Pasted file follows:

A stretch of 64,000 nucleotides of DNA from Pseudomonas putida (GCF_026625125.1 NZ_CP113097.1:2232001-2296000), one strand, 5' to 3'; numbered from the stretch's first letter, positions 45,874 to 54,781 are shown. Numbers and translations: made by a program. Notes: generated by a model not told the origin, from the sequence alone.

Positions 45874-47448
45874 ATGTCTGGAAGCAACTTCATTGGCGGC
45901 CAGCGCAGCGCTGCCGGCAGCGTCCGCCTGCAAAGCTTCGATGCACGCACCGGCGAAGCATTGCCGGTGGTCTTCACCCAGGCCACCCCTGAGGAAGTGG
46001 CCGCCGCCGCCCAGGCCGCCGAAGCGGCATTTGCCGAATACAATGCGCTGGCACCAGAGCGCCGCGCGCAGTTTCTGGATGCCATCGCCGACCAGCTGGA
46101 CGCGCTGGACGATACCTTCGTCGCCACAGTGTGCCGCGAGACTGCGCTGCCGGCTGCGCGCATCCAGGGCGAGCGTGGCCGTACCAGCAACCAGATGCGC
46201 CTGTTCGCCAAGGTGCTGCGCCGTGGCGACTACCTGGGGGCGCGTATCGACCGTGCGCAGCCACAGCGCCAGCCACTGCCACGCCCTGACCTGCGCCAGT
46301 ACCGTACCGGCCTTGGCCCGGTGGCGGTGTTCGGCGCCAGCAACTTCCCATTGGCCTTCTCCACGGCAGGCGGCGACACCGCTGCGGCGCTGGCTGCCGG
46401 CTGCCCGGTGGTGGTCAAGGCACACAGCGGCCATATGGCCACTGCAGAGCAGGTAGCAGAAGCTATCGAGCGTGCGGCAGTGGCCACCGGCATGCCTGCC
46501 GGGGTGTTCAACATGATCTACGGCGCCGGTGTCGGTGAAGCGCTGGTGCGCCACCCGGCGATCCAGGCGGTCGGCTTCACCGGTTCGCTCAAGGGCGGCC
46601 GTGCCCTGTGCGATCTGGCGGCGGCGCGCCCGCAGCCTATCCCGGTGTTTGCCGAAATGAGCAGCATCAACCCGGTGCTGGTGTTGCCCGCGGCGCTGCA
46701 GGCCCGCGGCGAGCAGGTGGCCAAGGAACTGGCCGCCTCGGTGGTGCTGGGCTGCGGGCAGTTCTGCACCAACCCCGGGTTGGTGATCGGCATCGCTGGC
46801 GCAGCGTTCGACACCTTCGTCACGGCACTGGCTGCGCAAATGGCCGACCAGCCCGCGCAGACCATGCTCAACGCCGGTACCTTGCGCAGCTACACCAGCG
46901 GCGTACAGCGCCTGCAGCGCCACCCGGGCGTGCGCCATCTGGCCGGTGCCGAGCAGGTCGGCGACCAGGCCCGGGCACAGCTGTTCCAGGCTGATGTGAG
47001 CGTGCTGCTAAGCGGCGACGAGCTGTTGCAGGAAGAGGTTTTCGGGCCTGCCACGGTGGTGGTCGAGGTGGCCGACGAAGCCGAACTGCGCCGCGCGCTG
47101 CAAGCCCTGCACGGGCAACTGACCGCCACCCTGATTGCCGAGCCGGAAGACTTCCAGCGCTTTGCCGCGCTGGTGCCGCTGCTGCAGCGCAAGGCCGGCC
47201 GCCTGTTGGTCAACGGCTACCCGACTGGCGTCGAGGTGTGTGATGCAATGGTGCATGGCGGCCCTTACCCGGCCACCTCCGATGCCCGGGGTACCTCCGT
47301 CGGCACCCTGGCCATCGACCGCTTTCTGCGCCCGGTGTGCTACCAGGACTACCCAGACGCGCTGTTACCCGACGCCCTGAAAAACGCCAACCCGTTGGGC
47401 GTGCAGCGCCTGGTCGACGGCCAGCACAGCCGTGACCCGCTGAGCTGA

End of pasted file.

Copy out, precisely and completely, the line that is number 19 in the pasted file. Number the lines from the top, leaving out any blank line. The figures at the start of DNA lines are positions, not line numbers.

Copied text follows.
47401 GTGCAGCGCCTGGTCGACGGCCAGCACAGCCGTGACCCGCTGAGCTGA